Ah, GREAT to see an old "CLASSIC"!
Know I've got a VHS copy of it lying around somewhere in the 100's of old VHS videos
I've got lying around!
By the way, the "runaway train" scenes on a large club layout are not an impossibility!
Years ago, I belonged to a moderately large O scale (2-rail DC) club (the now-defunct
South Shore Society of Model Engineers, formerly located in the basement of a restaurant in Brockton, MA). The railroad was originally built in the 1950's
as an exhibit for the Brockton State Fair, then moved to the restaurant location where it remained for 30 years.
Because of the layout's originally early construction date, I would best describe the electrical system underneath as "Neanderthal Tech"
- envision banks of old telephone relays in glass jars to keep the dust out,
WWII-surplus 28-volt rotary relays for switch machines, monster ceramic "rheostats" for throttles,
& huge mainline & yard control panels, & miles of "haywire"!
A typical Saturday - night operating session required a crew of at least seven
to operate the mainline, engine terminal (with 7-stall steam loco roundhouse & turntable, separate diesel facilities), main passenger station / coach yard, & individual local yards.
I was modelling PRR at the time & although my roster favored steam locos (mostly US Hobbies & May Grey brass imports, some of which I still own), I had at the time just acquired a gorgeous Overland PRR EMD E8A passenger diesel, custom painted in the "Broadway Limited" Tuscan-&-5-gold pinstripe paint scheme.
This was a beautifully smooth-running loco
that just glided down the track with no noise other than the clicking of the wheels over the rail joints!
Although I bought it primarily for passenger train use, I was curious to see how it would handle some "freight tonnage" on our fairly stiff (@ 4%, if I remember correctly?) mainline grade; so I coupled it onto the head end of a 14-car mixed freight (our typical average mainline freight train length), routed the train out from one of the yard cabs onto the main, & crawled underneath the layout benchwork up to the elevated mainline operator's cab panel (kind of analagous to the "chief dispatch" station in the movie
). I should also add that the basic mainline track plan of the SSSME layout was a folded dogbone, with the lower turnaround loop mainly in tunnels, the upper one looping completely around the mainline operator's panel;
the main passed just a couple of feet behind my back, in easy reach (thankfully, as I was soon to discover!
On the first few runs around the main, the E8 handled the freight easily.
When the train emerged from the lower loop tunnels, it would start up the long mainline tangent upgrade, round a wide-radius curve at the far end of the basement room, head back in the opposite direction along the back wall, then round the curve that looped the mainline control panel. That curve rounded a plaster "cliff", with at least a 4-foot drop from the track to the concrete floor below.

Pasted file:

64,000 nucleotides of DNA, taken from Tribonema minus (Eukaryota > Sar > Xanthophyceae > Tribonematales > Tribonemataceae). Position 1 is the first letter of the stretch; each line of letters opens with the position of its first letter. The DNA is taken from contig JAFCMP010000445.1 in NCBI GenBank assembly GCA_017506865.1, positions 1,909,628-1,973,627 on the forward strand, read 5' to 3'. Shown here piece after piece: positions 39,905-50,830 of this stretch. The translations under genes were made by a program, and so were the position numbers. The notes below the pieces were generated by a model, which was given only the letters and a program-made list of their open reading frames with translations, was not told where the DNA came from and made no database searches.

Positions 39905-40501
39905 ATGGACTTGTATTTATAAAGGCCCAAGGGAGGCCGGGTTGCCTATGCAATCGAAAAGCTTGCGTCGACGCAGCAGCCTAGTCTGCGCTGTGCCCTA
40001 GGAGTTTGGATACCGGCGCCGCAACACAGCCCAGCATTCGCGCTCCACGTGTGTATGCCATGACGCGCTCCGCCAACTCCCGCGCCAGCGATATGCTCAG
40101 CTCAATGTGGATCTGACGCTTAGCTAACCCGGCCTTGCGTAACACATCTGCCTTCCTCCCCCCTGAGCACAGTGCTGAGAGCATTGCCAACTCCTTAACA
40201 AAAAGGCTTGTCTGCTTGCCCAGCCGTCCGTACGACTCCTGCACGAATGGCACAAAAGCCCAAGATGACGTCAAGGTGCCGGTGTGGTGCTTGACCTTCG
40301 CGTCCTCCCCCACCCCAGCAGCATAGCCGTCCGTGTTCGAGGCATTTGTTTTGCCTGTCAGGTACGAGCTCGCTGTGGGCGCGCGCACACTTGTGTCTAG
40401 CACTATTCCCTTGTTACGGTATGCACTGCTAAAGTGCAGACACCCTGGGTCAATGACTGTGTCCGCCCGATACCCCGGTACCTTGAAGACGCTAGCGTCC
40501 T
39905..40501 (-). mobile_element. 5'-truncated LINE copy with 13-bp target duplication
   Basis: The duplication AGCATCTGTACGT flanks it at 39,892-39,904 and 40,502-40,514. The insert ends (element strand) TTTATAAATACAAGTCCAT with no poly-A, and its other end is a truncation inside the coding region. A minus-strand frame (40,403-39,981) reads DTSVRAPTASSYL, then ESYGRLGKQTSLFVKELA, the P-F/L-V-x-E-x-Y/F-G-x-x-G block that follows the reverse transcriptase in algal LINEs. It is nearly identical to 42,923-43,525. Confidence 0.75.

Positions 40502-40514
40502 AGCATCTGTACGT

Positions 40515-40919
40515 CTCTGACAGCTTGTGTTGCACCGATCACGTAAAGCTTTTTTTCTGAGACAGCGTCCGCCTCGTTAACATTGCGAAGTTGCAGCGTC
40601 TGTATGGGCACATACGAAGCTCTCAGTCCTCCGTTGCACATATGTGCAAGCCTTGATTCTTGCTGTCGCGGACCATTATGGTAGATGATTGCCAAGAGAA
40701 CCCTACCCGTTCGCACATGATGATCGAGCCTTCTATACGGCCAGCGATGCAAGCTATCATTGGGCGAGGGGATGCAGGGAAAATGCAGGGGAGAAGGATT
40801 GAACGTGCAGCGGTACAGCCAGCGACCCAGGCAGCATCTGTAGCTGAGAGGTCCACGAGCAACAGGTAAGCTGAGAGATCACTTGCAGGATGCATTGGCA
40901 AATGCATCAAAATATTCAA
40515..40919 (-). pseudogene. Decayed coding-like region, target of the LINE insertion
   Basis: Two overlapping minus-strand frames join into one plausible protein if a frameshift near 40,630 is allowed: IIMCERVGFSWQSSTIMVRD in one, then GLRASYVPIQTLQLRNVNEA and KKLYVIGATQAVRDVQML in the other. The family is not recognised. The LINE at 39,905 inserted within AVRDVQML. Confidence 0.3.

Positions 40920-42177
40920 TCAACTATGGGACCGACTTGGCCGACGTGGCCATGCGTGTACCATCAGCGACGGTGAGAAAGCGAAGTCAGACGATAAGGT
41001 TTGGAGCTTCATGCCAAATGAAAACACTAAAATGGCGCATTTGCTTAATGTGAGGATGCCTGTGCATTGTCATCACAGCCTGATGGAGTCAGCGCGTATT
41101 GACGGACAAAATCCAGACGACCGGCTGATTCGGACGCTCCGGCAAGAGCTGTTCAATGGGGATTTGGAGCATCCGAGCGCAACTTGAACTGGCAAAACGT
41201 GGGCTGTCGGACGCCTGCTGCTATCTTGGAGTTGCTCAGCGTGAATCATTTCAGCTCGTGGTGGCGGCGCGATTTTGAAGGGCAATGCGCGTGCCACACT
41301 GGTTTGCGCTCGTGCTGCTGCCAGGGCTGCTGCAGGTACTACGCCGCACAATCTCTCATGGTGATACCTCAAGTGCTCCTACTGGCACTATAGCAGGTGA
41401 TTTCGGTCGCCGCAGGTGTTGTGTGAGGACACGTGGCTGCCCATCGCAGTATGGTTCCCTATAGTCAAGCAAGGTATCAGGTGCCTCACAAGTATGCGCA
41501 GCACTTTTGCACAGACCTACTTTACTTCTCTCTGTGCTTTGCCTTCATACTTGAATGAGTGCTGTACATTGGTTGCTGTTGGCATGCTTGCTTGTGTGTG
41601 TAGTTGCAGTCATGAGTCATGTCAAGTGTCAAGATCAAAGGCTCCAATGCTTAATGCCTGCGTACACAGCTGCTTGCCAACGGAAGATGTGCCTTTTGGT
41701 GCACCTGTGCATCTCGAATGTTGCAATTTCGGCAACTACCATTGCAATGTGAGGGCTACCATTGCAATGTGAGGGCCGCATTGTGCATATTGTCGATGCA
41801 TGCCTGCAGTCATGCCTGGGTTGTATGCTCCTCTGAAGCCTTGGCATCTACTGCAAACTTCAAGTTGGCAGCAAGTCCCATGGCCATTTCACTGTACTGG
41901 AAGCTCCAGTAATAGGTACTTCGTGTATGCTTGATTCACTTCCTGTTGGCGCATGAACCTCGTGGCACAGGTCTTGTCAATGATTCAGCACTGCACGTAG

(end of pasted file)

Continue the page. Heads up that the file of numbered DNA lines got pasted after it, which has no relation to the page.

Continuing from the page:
On about the 3rd or 4th lap around the main, the train inexplicably started to gain speed while heading up the mainline grade
. I turned the throttle rheostat down; the E8 instead continued to speed up
; it was starting to go dangerously fast
as it rounded the curve at the far end of the room. As the train thundered up the long back-wall tangent, I first flipped the manline cab's direction switch to neutral,
then the individual block toggles to off, & in final desperation turned off the mainline power supply
- & the train continued to run away!
As the train raced around the upper loop curve at somewhere well over 100 scale MPH (with visions of my beautiful new $400 brass diesel splattered over the concrete
going through my head), I reached back & grabbed the E8 as it raced behind me
(while at the same time trying to be careful & not damage the delicate brass PRR "Trainphone" antenna detail on the roof!).
Now how, you would wonder, could a track-powered train run away with all the mainline power turned off?
Well, about halfway down that back-wall tangent was a turnout leading to a small branchline yard
tucked into an obscure corner off the room, with it's own independent power supply.
A "newbie" club member
running a local switch engine for that yard had, in his switching moves, run the switch engine a little too far down the branchline towards the mainline -
to the point where he ran one of the diesel switcher's trucks past the rail gap between the mainline & branchline.
Naturally, the switch engine stalled; so he left his local yard cab on set at full throttle
(figuring the loco had stalled from dirty track; it was actually allowing his block power to feed through the stalled loco into the mainline track!) while he took a coffee break!